Share your favorite prayers and your most cherished means of connecting with God, including prayers that you wrote.

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By athenacp

At the Transfiguration, Moses was there representing the law and Elijah was there representing the prophets. But why were Peter, James, and John present? And what does this event mean to us today?

St. Thomas Aquinas devotes an entire section in his Summa theologiae to this event. His treatment sums up much of the wisdom of the Fathers, so looking at his reflections may give us some answers.

Aquinas says that it was fitting that Christ be manifested in his glory because those who are walking an arduous path need a clear sense of the goal of their journey. The arduous path is this life, with all of its attendant sufferings, failures, setbacks, disappointments, and injustices, and its goal is heavenly glory, fullness of life with God, the transformation of our bodies.

As he makes his way toward the cross, Jesus accordingly allows, for a brief time, his glory to shine through, the radiance of his divinity to appear. We are not meant finally for this world. This event is meant to awaken our sense of wonder at the world to come.

Next, Aquinas asks about the "light" or the "glory" that envelops Christ during the Transfiguration. It "shines." Why have people, trans-historically and trans-culturally, associated holiness with light? Well, light is that by which we see, that which illumines and clarifies. But at bottom it is the fact that light is beautiful. Beautiful things shine. Aquinas says that Jesus, at the Transfiguration, began to shine with the radiance of heaven so as to entrance us with the prospect of our own transfiguration.

Finally, Aquinas talks about the witnesses to the Transfiguration, namely Peter, James, John, Moses, and Elijah. Moses stands for the Law. Jesus recapitulates, perfects, and illumines the Mosaic law: "I have come not to abolish the law but to fulfill it." Christ is the new Moses, the new Lawgiver.

Similarly, Elijah stands for the prophets; he was the greatest of the prophets. The prophets spoke the words of God; Jesus is the Word of God. Therefore, the prophetic books are read in his light.

But why is Peter there? Because, says Aquinas, he loved the Lord the most. Why is John there? Because the Lord loved him the most. Why is James there? Because he was the first of the Apostles to die for his faith.

Who gets access to the glory of Jesus? Those who are tied to him through love.

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By athenacp
Bending Our Will

Lent is a time when we can shatter the deceptions of Satan by holding fast to the righteousness of Christ. Lent is a time for seeing that all of creation is good for guiding us to a greater knowledge of God.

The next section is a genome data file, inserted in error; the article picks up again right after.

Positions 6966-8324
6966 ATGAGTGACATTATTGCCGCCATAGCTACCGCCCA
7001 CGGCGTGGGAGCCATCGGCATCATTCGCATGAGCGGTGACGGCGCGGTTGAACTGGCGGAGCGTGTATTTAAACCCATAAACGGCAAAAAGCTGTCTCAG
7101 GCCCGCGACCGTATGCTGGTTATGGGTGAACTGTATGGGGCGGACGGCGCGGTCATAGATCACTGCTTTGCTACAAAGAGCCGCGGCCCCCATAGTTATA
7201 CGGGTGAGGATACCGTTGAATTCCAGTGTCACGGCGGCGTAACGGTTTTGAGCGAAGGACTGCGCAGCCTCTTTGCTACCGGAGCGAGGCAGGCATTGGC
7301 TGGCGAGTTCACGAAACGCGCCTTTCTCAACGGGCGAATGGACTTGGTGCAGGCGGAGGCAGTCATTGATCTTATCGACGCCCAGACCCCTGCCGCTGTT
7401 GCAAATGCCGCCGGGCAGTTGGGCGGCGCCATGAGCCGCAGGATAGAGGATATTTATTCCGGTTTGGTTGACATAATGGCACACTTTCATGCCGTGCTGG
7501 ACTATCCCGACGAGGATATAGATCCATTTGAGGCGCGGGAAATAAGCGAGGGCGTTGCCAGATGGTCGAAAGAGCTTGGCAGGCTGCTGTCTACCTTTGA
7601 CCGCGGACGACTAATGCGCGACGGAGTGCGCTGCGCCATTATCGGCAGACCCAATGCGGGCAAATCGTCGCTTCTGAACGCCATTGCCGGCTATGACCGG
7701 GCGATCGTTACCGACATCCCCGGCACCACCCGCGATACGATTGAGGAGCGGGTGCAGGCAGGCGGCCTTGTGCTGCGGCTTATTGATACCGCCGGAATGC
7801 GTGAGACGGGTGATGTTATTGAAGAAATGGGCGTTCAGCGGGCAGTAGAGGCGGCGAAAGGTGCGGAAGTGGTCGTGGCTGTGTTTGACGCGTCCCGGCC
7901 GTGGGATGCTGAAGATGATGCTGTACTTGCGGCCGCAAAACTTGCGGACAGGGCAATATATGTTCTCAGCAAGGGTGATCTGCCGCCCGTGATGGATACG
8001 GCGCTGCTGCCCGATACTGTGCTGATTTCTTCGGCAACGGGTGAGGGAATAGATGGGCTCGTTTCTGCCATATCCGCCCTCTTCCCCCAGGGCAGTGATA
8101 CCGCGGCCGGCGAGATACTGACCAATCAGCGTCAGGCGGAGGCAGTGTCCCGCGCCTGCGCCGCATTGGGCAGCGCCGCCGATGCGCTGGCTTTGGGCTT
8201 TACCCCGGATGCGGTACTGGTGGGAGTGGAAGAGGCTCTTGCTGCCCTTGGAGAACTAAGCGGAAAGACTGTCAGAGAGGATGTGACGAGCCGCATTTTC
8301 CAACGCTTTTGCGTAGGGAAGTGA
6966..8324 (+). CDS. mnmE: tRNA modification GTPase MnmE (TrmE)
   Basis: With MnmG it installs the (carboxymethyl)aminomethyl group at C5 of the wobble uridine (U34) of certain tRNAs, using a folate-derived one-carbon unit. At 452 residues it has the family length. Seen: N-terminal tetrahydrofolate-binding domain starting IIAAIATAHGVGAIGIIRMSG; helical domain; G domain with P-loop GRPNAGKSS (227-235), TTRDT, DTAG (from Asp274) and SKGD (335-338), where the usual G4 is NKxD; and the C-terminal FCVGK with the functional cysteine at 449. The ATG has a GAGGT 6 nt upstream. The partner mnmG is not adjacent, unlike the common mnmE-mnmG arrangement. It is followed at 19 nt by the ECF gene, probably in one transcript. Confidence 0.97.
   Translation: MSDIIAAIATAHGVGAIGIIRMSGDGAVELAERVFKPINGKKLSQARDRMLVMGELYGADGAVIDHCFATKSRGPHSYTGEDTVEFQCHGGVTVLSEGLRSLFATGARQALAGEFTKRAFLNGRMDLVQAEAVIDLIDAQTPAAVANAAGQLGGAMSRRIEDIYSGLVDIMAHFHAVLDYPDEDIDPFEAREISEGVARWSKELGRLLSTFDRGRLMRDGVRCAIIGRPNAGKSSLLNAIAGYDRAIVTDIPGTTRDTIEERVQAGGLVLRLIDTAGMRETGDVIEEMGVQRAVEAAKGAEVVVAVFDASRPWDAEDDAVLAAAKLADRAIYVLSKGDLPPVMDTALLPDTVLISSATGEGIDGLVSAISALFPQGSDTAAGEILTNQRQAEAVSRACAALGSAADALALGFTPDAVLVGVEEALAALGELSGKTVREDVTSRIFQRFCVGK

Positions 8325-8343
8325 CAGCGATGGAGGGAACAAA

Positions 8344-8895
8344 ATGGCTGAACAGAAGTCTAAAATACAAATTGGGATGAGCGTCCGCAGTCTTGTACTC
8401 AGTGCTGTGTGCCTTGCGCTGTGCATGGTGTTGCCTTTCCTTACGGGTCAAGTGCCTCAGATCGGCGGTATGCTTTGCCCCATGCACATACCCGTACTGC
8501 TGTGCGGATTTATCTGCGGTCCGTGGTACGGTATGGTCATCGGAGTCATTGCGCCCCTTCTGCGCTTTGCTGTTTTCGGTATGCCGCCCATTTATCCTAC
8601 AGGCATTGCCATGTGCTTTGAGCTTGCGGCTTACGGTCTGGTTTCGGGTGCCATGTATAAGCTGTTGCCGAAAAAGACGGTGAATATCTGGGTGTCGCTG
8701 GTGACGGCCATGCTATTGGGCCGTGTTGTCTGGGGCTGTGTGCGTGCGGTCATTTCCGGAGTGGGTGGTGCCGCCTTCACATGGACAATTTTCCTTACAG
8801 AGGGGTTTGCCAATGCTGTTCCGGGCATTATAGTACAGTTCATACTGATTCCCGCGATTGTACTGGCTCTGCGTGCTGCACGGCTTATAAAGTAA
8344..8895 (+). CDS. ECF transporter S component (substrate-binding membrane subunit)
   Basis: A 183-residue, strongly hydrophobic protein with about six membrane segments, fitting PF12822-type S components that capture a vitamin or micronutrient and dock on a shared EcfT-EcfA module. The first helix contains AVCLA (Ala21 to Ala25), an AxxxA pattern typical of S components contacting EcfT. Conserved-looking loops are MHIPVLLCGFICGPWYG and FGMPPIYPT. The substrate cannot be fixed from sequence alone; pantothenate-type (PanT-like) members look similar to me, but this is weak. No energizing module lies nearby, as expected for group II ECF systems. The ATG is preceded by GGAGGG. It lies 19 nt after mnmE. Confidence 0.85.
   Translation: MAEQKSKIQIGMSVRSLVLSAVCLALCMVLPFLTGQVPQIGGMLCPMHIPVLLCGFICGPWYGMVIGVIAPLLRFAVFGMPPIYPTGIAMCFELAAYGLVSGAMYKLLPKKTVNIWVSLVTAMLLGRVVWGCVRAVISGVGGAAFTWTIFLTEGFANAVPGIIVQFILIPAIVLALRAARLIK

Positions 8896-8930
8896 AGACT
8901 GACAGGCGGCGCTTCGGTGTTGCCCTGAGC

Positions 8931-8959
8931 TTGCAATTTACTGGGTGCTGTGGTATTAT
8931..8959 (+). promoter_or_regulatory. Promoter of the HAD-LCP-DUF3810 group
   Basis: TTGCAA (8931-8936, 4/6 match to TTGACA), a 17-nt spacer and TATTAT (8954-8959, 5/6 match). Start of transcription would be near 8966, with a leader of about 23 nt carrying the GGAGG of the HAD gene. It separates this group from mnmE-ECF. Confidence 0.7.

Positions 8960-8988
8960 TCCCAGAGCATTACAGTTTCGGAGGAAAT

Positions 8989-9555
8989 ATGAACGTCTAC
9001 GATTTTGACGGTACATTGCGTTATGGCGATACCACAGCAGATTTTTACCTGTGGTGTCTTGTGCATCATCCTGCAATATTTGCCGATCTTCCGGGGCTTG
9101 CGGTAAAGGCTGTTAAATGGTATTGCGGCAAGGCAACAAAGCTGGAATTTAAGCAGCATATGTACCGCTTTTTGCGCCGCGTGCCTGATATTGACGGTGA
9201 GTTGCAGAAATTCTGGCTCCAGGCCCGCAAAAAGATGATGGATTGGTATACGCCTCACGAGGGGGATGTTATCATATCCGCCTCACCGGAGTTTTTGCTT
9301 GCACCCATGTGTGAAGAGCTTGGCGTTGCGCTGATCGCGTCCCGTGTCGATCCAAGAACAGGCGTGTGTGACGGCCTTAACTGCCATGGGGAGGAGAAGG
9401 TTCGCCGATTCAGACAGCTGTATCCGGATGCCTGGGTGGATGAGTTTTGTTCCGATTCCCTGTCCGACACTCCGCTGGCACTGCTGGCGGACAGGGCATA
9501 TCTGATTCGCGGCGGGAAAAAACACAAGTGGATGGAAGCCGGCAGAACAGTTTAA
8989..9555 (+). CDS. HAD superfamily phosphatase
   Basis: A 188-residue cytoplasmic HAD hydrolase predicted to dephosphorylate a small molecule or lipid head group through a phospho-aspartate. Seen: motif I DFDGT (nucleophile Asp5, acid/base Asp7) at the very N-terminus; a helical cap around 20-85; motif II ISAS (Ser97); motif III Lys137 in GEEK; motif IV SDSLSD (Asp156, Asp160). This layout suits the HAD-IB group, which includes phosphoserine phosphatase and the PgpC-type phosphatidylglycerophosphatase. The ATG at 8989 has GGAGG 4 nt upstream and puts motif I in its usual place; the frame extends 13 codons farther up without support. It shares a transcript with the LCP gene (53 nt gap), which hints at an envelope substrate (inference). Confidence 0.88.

— from The Little Way of Lent
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By athenacp
A Prayer for Lent

Dear Lord, at times I feel as though I have lost my way, the world is pulling me hither and thither. Help me to understand that You have a wonderful plan for me and that the pathways I walk are all part of that plan. If I focus on You as my guide, Lord, the twists and turns will carry me along the right path. Help me always to seek the guidance of Your Holy Spirit in all my decisions. Give me the strength to keep my eyes in Your direction and my hand in Yours.
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By athenacp
Our Lady's Lenten Advice

"Dear children! This Lent is a special incentive for you to change.
Start from this moment. Turn off the television and renounce various
things that are of no value. Dear children, I am calling you
individually to conversion. This season is for you.

Thank you for having responded to my call."
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By athenacp
Lenten Prayer for Spiritual Renewal

God, heavenly Father,
look upon me and hear my prayer
during this holy Season of Lent.
By the good works You inspire,
help me to discipline my body
and to be renewed in spirit.

Without You I can do nothing.
By Your Spirit help me to know what is right
and to be eager in doing Your will.
Teach me to find new life through penance.
Keep me from sin, and help me live
by Your commandment of love.
God of love, bring me back to You.
Send Your Spirit to make me strong
in faith and active in good works.
May my act of penance bring me Your forgiveness,
open my heart to Your love,
and prepare me for the coming feast
of the Resurrection of Jesus.

Lord, during this Lenten Season,
nourish me with Your Word of life
and make me one
with You in love and prayer.

Fill my heart with Your love
and keep me faithful to the Gospel of Christ.
Give me the grace to rise above my human weakness.
Give me new life by Your Sacraments, especially the Mass.

Father, our source of life,
I reach out with joy to grasp Your hand;
let me walk more readily in Your ways.
Guide me in Your gentle mercy,
for left to myself I cannot do Your Will.